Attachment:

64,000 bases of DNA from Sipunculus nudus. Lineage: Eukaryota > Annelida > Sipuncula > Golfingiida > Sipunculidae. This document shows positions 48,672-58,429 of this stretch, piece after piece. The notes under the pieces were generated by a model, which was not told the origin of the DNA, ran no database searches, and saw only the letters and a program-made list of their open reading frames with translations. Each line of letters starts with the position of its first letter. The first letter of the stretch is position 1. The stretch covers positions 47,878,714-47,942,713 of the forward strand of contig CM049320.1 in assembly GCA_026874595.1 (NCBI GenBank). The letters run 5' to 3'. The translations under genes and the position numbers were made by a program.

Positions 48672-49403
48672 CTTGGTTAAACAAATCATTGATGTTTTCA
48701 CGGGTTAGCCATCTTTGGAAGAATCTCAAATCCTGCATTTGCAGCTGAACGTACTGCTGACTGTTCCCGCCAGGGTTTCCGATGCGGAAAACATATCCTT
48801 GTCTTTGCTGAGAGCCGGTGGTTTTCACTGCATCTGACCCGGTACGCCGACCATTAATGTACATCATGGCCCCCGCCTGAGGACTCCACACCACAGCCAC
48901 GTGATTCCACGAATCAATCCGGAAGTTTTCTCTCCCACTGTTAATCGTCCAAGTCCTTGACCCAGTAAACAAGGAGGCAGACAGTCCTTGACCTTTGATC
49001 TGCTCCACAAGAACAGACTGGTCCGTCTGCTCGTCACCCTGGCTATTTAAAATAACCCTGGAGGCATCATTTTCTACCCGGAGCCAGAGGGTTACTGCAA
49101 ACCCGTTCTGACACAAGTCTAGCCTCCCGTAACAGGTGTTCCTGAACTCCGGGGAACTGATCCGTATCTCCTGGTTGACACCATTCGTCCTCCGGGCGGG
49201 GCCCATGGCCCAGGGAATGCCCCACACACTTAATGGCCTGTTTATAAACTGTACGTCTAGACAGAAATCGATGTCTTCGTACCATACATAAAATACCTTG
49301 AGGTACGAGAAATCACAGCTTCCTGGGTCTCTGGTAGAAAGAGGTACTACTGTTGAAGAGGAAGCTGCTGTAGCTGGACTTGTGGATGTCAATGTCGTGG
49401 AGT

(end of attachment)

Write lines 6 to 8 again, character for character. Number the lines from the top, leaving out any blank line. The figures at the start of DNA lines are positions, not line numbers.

48901 GTGATTCCACGAATCAATCCGGAAGTTTTCTCTCCCACTGTTAATCGTCCAAGTCCTTGACCCAGTAAACAAGGAGGCAGACAGTCCTTGACCTTTGATC
49001 TGCTCCACAAGAACAGACTGGTCCGTCTGCTCGTCACCCTGGCTATTTAAAATAACCCTGGAGGCATCATTTTCTACCCGGAGCCAGAGGGTTACTGCAA
49101 ACCCGTTCTGACACAAGTCTAGCCTCCCGTAACAGGTGTTCCTGAACTCCGGGGAACTGATCCGTATCTCCTGGTTGACACCATTCGTCCTCCGGGCGGG